Listening may be the most useful and least utilized means we have for knowing what to do next in
relationships, work, or any complex and challenging situation.
An athlete learns to listen to her body to know how hard and long to train. A singer learns to listen to
sensations in his body that keep him in tune (but he doesn’t, if he is well trained, use his ears, because that kind of listening can actually throw him off pitch).
Skillful listening is something learned. The capacity to listen is inborn; the ability to do it well must be developed.
Unless you practice listening with intention and focus, you are probably missing vital information
every day, information that you could use to clarify your goals, simplify your options, empower your choices, and become closer to your partner.
Listen by practicing how not to expect. No, that is not a misprint. Too often, someone tunes out their partner, because they think they know what will be said. After all, I’ve heard it a thousand times. Right? But then, you also miss important changes in feelings, thoughts and attitudes. And are accused of not listening. Well, you weren’t.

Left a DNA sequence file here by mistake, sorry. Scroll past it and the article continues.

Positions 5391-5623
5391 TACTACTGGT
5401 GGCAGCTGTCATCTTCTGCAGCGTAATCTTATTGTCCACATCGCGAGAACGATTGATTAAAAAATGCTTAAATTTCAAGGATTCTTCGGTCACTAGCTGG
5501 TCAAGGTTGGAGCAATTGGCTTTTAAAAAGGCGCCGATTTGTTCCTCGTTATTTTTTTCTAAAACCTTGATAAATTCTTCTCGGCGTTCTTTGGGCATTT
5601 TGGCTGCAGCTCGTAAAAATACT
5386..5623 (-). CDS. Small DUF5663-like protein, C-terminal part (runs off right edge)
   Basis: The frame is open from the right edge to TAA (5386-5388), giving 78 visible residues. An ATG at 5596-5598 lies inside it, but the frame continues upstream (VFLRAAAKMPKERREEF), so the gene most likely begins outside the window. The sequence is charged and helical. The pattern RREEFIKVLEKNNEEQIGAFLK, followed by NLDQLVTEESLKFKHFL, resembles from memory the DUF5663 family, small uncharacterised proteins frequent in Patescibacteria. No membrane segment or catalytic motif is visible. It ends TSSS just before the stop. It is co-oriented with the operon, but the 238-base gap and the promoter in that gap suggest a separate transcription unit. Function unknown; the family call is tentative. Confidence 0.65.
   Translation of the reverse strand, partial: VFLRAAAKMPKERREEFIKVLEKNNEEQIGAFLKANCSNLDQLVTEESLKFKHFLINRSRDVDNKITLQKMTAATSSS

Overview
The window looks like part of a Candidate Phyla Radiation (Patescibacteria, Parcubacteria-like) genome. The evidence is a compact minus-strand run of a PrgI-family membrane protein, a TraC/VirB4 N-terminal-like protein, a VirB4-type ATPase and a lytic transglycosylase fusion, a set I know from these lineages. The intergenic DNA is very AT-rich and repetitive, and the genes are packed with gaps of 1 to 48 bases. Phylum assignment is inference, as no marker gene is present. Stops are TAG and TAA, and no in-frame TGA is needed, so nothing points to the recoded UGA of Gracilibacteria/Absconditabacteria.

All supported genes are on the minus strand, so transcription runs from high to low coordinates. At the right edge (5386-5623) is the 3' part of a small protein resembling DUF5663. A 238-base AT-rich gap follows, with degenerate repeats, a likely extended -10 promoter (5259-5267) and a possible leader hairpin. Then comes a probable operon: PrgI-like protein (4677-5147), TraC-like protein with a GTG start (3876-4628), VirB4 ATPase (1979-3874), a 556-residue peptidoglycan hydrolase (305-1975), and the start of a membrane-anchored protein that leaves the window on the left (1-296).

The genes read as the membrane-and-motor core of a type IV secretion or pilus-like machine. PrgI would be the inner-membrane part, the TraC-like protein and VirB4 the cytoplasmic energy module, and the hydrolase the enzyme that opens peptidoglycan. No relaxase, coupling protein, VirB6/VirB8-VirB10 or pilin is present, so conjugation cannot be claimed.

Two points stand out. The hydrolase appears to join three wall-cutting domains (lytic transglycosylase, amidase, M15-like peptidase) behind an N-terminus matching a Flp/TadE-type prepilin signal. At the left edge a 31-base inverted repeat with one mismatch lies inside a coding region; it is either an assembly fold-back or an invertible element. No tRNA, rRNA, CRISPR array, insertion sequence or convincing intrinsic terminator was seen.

This week, listen carefully to something different each day. Share your choice with a spouse, co-worker, or friend, and spend a few moments together debriefing at the end of each day. Here are some things you can listen to:
- Your body
- A troublesome colleague
- A child
- A friend
- Your heart
- Your spouse or partner.
Listening creates connection and facilitates understanding.
Copyright 2012 by Joseph Dragun